Although he was sent down to Triple A on June 30 for roster reasons, Gallo—who hammered five homers in 25 games with Texas—left little doubt that he can produce at baseball’s highest level.
“This has always been a good baseball market,” says Las Vegas 51s president Don Logan, a Nevada native who has spent three decades with our Triple-A franchise. “But this is a unique situation with these guys hitting at the same time.”
To prove logan’s point that southern Nevada has long been a fertile baseball ground, we rewind more than three decades—a blink of an eye in baseball time, but an eternity in Vegas years—when another trio of homegrown prospects swept through the desert and stormed the big leagues.
That wave started in 1978, when the Oakland A’s used their first-round pick (No. 4 overall) on Mike Morgan out of Valley High School. The big righty made his major league debut less than a week later, beginning a 22-year career that saw him make the All-Star team in 1991.
One year after Morgan was drafted, Rancho High School alum Marty Barrett (then at Arizona State) was the first overall pick, going to the Boston Red Sox. Barrett went on to bat .278 over 10 major league seasons, a stretch that included an American League Championship Series MVP award in 1986.
The most famous Las Vegas ballplayer to emerge during this era was in 1984, when the Cubs in the second round drafted a spindly pitcher named Greg Maddux. Like Morgan, Maddux was a Valley High product. Like Morgan, Maddux lasted more than 20 years in the bigs (23, to be exact). Unlike Morgan, Maddux piled up 355 victories, claimed four consecutive Cy Young Awards, anchored a World Series winner, became regarded by many of his peers as the greatest right-handed pitcher in history, and, just last summer, was inducted into the National Baseball Hall of Fame with the eighth highest percentage of votes in history of the institution.
This was the first time a group of high-profile major leaguers came out of Las Vegas at roughly the same time, and it occurred at a point when the city was still finding its footing as a metropolitan area. (In 1980, the U.S. Census pegged the Valley’s population at fewer than 500,000.)
“I’ve coached baseball in this town now for 27 years,” says Tim Chambers, the fifth-year UNLV coach who has also held local posts at the high school and junior college level, including serving as Harper’s manager at College of Southern Nevada in 2010. “When I got here there were nine high schools. Now there are 37 4A [level] schools. So that’s a big difference right there.”
Yet as Southern Nevada exploded over the years, with the area’s population eventually topping 2 million, our diamond exports didn’t keep up with the pace. The Valley went through something of a baseball drought, without many real impact players reaching the majors over the next few decades. There were some successes—first-rounders and decent ballplayers such as Marty Cordova (a Bishop Gorman grad who took home Rookie of the Year honors with the Minnesota Twins in 1995 before settling into a nine-year journeyman career) and Tyler Houston (another Valley High product drafted second overall by the Braves in 1989 who waited nearly seven years to make his major league debut, and then, like Cordova, bounced around for eight years).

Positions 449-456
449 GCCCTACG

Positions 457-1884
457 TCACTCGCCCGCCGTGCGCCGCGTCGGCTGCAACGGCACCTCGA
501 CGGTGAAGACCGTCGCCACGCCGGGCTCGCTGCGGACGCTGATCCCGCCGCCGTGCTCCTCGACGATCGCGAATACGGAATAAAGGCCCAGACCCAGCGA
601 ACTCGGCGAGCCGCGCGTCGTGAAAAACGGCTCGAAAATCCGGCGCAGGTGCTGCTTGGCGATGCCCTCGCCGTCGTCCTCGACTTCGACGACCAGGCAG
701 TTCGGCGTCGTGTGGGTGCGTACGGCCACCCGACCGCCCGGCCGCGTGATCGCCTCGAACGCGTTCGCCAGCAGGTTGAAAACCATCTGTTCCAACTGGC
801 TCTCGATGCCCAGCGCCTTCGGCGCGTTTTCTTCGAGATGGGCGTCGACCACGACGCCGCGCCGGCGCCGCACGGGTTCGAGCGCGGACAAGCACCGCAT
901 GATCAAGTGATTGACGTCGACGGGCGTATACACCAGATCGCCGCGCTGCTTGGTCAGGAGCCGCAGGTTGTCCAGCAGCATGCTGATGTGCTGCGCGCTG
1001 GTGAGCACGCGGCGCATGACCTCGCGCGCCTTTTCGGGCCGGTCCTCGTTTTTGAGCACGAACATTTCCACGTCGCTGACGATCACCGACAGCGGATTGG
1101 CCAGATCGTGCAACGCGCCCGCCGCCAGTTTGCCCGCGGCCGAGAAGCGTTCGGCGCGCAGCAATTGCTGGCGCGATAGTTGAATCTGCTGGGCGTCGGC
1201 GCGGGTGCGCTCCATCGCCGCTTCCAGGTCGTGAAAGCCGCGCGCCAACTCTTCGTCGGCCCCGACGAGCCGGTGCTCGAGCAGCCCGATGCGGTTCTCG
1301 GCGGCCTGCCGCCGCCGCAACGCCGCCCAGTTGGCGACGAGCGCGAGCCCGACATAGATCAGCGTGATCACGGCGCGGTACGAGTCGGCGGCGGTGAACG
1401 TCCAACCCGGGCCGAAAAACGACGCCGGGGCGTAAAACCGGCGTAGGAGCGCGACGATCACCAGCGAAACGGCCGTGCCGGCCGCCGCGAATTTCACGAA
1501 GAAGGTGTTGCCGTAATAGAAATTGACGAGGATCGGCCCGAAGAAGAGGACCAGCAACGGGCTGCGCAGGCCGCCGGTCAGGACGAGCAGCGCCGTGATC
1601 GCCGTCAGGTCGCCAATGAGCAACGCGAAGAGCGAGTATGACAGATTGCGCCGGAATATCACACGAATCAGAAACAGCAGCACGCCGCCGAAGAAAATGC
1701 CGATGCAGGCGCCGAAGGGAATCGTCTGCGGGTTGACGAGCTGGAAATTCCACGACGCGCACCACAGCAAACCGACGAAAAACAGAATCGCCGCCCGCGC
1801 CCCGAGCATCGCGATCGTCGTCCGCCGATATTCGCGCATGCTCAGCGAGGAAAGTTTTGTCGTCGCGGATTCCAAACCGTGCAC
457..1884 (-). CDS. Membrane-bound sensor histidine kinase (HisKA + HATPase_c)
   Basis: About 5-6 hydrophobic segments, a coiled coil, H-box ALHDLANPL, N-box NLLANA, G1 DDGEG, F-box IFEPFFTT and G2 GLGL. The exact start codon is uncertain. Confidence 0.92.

Cordova and Houston combined to hit more than 180 home runs and earn in excess of $20 million in their major league careers, but neither put Las Vegas on the national baseball map like Morgan and Barrett (let alone Maddux). Moreover, it seemed like for every Ryan Ludwick (a Durango High/UNLV outfielder who was a 1999 second-round pick and played 12 seasons, the most memorable being with the Cardinals in 2008 when he had 37 home runs and 113 RBIs and made the NL All-Star team) there were a half-dozen Chad Hermansens (a Green Valley High outfielder who was the 10th overall pick of the Pirates in 1995, but hit just .195 in 189 major league games over parts of six seasons).
“There was a stretch where Las Vegas kind of hit a setback, when baseball maybe wasn’t as good for some years,” Chambers says. “And then we got Harper, and it was like ‘Bang,’ and all of a sudden it came back.”
Not only is it back, but people outside of Vegas are taking notice. When Bryant’s Cubs hosted Harper’s Nationals on May 26, ESPN’s SportsCenter aired a live, nearly seven-minute pregame interview in which the two gleefully chatted about their relationship and Las Vegas roots. Hours later, both guys hit home runs.
The following week, after Gallo’s impressive debut, a photo that Gallo tweeted in January 2014—an image of him and Harper playing on the same youth baseball team at ages 8 and 9—went viral. National sports blog SBNation was among the media that published the photo, along with a mention of Bryant and the quip: “What were they feeding those kids in Las Vegas?”